The USCA was started during the height of the Great Depression by 14 students inspired by Kagawa's visit. With the help of the campus YMCA, these students first leased and then bought a boarding house. In succeeding years, they built up enough capital and managerial expertise to continue acquiring houses. By the 1960's they housed several hundred students, and obtained federal loans to build an apartment complex and their own central offices.

Fifty years later, this cooperative association operates 18 houses, owns $16 million in assets, and offers its 1500 members scholarships, office and maintenance jobs, and very low room and board rates. When you get a housing contract, the first thing you're handed is an "Owner's Manual" which explains how the co-op system works.

When you move in, you sign up for different house jobs such as cleaning, cooking, and management. Each member puts in about 4 hours a week toward operation of their house. Every night you are served dinner by a different team of your housemates. If there is some special entree you would like cooked, you can just ask one of your friends to cook it on their night.

The kitchens are open 24 hours for munching, and no meal cards are needed, since everyone knows everyone else. House policies are decided democratically by each house, and system-wide policies are decided by the Board of Directors or by referendum of the entire membership. Being member controlled, the co-op can go a long way in meeting individual's needs and incorporating individual's ideas. There were enough vegetarian members that the co-op established a 57 person vegetarian house, Lothlorien. Since students have control over their room and board revenues, they can spend it to suit themselves. Lothlorien, for example, has built itself a sauna and a hot tub. With many members interested in energy conservation, the co-op converted many houses to solar water heating systems.

The home-style atmosphere and experience of working together has social consequences that for many students is the main attraction of co-op life. It tends to foster friendships on a more basic level, deemphasizing "popularity", gender, and cultural subgroup as primary determinants of social interaction.

Since the co-op has a $3 million annual income, it can provide financial aid for its members. These include short term loans and scholarships. House financial, maintenance, food and kitchen managers receive compensation, and there are jobs in the central office as well.


At Oberlin College in Ohio, instead of creating their own cooperative housing system off-campus, students took over the operation of existing on- campus dormitories. There was widespread dissatisfaction with the expensive but low quality food service and repressive housing policies, and in 1950 a group of upperclass women proposed the creation of a co-op house to the administration, which complied with their request. They took over operation of Pyle Inn, with 28 female roomers and 28 male boarders.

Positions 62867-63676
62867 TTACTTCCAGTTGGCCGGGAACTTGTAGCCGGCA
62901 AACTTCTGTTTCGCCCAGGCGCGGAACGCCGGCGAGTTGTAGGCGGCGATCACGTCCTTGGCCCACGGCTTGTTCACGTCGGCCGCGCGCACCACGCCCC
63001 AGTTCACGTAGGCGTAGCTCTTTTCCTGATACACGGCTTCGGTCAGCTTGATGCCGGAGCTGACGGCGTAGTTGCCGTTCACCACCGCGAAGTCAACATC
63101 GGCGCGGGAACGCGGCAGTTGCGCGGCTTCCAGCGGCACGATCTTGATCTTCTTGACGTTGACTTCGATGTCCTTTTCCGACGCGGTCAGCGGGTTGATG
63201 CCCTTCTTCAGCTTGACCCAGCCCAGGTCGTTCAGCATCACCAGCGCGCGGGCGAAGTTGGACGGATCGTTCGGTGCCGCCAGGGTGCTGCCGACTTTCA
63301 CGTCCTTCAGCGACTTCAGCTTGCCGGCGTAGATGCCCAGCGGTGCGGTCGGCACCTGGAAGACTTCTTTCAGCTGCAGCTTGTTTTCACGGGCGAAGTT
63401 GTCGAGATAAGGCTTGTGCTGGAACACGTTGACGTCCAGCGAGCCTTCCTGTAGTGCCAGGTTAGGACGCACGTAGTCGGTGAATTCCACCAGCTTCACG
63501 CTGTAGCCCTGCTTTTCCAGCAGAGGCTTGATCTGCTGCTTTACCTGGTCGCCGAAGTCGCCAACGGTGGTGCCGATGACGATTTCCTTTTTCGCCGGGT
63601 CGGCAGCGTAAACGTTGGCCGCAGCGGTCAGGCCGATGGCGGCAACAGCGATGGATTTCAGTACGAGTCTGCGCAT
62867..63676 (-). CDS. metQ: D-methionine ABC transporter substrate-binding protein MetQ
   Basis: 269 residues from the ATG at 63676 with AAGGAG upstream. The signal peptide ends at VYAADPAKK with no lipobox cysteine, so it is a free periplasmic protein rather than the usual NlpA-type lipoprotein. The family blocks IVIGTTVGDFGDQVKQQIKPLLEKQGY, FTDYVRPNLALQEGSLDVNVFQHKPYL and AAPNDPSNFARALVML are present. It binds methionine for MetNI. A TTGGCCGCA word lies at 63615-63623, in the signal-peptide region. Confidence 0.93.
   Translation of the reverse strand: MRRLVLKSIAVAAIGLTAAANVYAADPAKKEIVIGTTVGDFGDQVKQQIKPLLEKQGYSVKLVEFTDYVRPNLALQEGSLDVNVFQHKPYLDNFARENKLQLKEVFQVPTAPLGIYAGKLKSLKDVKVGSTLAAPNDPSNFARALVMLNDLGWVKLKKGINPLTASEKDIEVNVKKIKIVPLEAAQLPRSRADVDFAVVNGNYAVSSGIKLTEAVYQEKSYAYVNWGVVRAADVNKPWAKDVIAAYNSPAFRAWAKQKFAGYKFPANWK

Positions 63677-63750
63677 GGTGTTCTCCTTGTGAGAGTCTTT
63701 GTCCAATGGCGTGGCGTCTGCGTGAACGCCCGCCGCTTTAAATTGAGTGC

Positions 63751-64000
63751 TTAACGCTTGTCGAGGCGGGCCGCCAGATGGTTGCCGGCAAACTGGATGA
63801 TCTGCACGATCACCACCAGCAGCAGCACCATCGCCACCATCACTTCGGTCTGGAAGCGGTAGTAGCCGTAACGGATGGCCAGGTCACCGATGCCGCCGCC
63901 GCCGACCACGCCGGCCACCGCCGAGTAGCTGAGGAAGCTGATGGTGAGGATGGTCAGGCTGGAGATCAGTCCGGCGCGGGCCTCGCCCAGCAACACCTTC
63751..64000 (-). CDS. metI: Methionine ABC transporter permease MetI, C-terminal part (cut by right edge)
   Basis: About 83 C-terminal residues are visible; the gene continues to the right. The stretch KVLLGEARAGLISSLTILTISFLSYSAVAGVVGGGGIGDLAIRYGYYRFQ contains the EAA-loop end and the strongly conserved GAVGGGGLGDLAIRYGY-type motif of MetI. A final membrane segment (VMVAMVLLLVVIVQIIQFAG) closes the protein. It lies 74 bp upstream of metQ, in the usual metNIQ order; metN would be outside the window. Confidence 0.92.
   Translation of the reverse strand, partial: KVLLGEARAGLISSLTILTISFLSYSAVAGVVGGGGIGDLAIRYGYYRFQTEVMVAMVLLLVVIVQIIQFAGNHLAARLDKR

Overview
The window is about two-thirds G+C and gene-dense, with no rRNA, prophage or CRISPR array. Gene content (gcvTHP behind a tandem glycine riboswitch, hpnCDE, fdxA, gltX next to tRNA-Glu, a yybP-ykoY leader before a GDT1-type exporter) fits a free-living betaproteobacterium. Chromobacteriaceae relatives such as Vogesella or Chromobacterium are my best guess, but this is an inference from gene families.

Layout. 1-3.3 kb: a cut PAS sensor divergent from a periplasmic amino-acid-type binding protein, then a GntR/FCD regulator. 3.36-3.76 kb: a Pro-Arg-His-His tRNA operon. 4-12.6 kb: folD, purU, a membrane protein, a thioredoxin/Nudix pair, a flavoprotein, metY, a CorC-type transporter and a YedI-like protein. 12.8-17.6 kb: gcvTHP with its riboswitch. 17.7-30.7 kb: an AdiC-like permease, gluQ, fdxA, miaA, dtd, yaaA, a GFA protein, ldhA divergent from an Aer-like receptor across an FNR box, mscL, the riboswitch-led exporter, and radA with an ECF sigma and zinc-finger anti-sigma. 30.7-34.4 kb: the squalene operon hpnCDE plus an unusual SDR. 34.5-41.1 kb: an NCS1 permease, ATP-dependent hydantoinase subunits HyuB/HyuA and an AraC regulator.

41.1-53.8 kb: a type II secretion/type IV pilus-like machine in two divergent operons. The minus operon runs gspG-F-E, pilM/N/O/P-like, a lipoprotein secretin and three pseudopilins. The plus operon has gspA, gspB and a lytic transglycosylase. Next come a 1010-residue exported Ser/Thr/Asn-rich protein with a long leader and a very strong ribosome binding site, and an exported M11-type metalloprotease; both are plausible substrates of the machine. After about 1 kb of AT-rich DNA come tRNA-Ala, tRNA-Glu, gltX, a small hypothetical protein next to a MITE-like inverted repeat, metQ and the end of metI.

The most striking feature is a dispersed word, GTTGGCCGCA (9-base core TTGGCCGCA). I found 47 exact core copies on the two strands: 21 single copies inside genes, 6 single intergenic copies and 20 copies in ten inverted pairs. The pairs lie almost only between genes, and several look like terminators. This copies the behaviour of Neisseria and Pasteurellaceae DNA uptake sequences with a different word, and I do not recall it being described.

With control over their food and kitchen, immediate savings of 40% on board rates were achieved, and the quality and diversity of the cooking improved. They also saw the experience in cooperative self-reliance as an embodiment of Oberlin College's motto of "Learning and Labor", in creating "productive, resourceful members of a democratic society."

After a second and third houses were added to the co-op system, the students incorporated OSCA, the Oberlin Student Cooperative Association, to manage them. New houses have been added about every five years since the first opened, and now 600 students -- 20% of the student body -- are members, and another 20% are usually on the waiting list to get in.

OSCA has not only given students control over their room and board, but has launched and financed other cooperative student businesses, including a grocery store, darkroom and crafts studio, recycling center, and contraceptive center. In 1986 OSCA began a Scholar In Residence Program which brings scholars to Oberlin to do research on the cooperative movement. This is perhaps one of the few places in the country where students are using their combined economic power to create their own academic research position.


In the late 1960's, students at Ryerson College in Toronto got fed up with the lack of student housing and the inertia of the college administration in acting to solve the problem. But they didn't take over any administration buildings. Instead, they built themselves a 22 story apartment complex in the heart of downtown Toronto. A group of students got together, formed the Neill-Wycik cooperative corporation, obtained a loan from the government, found a site and a contractor and began building.

It took them three years from laying out the concept to laying the cornerstone. During the year before the building was completed, the student Board of Directors moved 100 students into the major training ground, Rochdale College, where they began to learn about administering a co-op. In 1970, 700 students moved in to their completed tower.